NEHA SINGLA
 
A big hello from an Urban Millennial. Yes, I read your blog and, as always, thoroughly enjoyed reading it. However I don’t concur, or maybe identify, with some of the observations and feel a need to defend ‘my kind’. So a quick background on how we see ourselves – well paid, weekday warriors – weekend sloths, like to go out, save (albeit lesser than advised by our parents) and in general lead what can easily be defined as a ‘good life’.
 
It’s not a homogenous group and there are always outliers. The kind who would spend more than they can afford just to put up a façade. There are also the kind who do not go out at all and save all the money (not by choice, but due to sheer lack of it in form of friends in the city). But true to our core values, we don’t always overspend. We save, we invest in experiences and spend to lead a rich life. All this also varies significantly from industry to industry. An investment banker or a lawyer has all the money but no time to spend. You might not find them scrimping, you might find them craving for time off to be able to spend at all! On the other hand, some other industry professionals have slightly more time and lot less money. Next, we have experiences. We travel, we dine at fine places and we experiment. Work hard, party harder has a new meaning because we are cognizant of what all life has to offer. So the party may not be the local bar but a trip to Norway to see the Northern Lights.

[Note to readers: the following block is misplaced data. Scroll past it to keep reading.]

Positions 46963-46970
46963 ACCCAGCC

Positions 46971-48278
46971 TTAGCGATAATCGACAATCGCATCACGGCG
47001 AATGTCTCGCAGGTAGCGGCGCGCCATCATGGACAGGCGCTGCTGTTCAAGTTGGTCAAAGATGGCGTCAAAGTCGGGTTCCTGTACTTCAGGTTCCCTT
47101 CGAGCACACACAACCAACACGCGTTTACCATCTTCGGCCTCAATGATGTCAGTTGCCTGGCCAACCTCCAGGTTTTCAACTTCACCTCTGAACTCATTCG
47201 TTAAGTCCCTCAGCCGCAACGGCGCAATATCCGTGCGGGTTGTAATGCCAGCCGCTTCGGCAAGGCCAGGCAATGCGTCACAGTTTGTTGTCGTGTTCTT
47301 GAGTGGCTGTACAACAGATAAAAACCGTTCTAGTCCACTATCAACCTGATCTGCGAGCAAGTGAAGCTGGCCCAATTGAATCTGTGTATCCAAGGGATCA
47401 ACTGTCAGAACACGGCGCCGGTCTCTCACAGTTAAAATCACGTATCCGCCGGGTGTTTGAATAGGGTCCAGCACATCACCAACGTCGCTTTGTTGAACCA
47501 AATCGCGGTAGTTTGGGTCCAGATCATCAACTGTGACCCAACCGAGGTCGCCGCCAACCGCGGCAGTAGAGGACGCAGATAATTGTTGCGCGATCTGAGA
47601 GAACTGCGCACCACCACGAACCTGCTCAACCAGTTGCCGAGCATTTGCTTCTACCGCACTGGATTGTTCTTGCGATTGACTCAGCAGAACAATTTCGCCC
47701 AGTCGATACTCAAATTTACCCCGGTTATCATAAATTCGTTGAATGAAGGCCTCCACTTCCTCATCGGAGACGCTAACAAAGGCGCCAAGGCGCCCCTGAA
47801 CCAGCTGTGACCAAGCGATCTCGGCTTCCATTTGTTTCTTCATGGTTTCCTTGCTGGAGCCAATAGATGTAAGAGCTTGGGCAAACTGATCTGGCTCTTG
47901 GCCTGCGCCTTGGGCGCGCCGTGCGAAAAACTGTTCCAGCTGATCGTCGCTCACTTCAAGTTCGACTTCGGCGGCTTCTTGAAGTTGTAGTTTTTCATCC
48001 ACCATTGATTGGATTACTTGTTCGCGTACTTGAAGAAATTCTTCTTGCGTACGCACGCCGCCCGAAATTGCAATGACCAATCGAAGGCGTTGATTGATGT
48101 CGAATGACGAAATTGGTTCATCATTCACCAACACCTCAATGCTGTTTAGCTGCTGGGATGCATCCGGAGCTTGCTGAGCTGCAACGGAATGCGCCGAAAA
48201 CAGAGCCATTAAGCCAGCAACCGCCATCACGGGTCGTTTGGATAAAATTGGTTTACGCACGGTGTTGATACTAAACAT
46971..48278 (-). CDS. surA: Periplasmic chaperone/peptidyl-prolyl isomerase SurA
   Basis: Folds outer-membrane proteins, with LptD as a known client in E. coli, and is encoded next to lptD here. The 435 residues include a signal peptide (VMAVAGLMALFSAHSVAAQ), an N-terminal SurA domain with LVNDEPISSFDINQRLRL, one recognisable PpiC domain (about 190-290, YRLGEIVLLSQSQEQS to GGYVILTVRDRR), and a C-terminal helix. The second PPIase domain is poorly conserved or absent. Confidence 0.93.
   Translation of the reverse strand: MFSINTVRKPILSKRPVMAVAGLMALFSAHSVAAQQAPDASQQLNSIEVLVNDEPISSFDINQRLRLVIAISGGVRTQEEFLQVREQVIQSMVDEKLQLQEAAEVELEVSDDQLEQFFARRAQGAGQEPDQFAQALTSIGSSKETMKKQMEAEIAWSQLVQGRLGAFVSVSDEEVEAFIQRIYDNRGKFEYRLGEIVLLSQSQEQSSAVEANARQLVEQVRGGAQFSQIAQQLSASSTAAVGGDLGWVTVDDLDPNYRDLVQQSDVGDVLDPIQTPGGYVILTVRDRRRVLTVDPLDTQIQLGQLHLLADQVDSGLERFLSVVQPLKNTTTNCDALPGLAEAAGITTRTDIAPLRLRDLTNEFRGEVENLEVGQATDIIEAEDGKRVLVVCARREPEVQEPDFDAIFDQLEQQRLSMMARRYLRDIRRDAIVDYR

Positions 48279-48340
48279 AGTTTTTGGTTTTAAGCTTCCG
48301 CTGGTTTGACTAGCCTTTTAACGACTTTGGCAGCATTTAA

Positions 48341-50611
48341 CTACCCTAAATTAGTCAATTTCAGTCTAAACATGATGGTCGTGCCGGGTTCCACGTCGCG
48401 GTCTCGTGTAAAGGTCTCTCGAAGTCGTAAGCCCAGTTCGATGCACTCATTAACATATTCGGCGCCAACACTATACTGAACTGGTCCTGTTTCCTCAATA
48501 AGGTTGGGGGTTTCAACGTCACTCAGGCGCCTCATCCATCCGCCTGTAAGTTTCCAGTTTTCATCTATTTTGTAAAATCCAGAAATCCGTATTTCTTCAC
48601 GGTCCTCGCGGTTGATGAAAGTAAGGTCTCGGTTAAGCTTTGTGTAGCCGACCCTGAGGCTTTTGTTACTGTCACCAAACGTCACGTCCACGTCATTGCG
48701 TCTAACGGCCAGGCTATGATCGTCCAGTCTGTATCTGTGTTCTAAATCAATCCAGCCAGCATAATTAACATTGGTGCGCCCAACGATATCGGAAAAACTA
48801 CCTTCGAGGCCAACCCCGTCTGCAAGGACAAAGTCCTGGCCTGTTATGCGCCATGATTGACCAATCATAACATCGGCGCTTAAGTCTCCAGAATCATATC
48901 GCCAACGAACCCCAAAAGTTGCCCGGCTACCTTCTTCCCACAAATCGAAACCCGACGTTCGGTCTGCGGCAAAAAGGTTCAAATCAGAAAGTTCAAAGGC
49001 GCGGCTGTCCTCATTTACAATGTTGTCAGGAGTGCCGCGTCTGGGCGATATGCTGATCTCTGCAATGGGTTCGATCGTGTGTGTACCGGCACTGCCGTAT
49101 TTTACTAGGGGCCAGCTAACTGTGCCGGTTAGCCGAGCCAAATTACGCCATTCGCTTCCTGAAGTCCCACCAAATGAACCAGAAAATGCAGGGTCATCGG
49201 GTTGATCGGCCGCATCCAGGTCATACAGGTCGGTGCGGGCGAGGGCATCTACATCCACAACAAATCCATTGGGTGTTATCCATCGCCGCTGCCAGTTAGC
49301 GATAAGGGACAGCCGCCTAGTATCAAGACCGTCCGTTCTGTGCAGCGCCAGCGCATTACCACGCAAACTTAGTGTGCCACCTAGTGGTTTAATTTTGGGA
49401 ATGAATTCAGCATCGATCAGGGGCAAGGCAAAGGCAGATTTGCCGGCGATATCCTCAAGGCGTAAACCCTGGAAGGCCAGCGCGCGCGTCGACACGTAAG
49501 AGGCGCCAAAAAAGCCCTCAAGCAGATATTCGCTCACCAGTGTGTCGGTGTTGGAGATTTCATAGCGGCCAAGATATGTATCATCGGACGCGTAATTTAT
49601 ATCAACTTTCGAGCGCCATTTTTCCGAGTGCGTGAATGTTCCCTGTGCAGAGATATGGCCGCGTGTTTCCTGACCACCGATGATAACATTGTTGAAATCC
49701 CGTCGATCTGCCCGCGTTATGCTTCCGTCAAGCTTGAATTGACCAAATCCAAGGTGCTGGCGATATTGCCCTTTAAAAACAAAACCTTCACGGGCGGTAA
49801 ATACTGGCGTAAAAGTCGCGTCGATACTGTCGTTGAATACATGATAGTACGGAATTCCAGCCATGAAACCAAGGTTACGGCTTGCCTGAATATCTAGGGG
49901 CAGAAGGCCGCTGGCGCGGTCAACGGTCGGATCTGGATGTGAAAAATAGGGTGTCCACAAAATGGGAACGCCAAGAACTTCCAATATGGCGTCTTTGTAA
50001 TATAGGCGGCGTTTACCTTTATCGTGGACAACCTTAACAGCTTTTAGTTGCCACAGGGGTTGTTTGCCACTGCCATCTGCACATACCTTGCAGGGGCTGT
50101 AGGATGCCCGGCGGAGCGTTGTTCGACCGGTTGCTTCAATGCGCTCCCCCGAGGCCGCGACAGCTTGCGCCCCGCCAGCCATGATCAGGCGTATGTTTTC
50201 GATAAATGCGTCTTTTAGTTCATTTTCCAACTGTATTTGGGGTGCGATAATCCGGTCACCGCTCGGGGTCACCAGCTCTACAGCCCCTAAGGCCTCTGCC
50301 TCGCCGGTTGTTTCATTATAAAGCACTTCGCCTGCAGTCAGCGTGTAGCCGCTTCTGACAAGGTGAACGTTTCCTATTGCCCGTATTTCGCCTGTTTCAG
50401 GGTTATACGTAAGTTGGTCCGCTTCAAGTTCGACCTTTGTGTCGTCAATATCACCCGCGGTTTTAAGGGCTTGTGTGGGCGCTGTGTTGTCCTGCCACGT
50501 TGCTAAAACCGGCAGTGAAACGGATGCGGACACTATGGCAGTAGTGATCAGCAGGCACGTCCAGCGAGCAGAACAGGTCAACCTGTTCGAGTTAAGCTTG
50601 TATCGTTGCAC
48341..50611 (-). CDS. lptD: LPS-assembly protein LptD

I also want to touch upon the topic of representation. For every person eating a fancy lunch every afternoon there are probably three having a working lunch at their desk. And there are probably another two not eating because of some crazy diet that can be attributed to peer pressure or (thankfully) awareness.
 
Pretense is not top of the pile of our concerns in the daily routine. However, it kicks in when we are deciding on bigger things in life – house, car and even where to holiday. The house has to be fancier than others. Car has to be a sedan from a foreign carmaker. Who holidays in Asia? The yearly off must be on a different continent. But for all this we save, we burn the midnight oil and self-preservation goes for a toss.
 
So you might not see us dining at the Taj everyday, but Starbucks can be managed daily. I am not sure if we are broke a lot, we are definitely hungry because the latest (fad) diet doesn’t allow us more than a cube of cheese a day (God knows how Emily survived in Devil Wears Prada). 
 
(Neha is a Mumbai based professional who does not believe in fad diets and eats, works, sleeps and chills. The chilling is mostly within the budget defined for the week -- she is saving for a trip, hence budgets ftw.)
 
 
VIPUL SHASTRI
 
I’m more of a reader than a writer. A thinker who is evocative at work but not so much when it comes to writing feedback to an opinion such as this. And then, I have over a thousand ‘FRIENDS’ on Facebook.
 
I’m a millennial! Isn’t that cool?
 
The blog titled, ‘RICH KID POOR KID’ seemed to have quite aptly captured the lifestyle choices of the Y-Generation, my generation.
 
The generation before us never had such luxuries in their lives this easy. People would go to a restaurant such as ‘Dasaprakash’ for lunch only when there was some sort of an occasion in the family, like a birthday or an anniversary. Not only was going out to eat at a place like it seen as a luxury, but it always attracted a thought – ‘I hope this is worth its value’. This value seems to have eroded. The millennials value their own thoughts, their words, their choices and their wishes, over others. They are the ‘I, Me, Myself’ people. A generation that does not believe in ‘Zor Se Bolo, Jai Mata Di’ but ‘ZOR SE BOLO, YOLO YOLO!’ [For those who don’t know what YOLO is, you sir, clearly aren’t a millennial. YOLO is an acronym for You Only Live Once].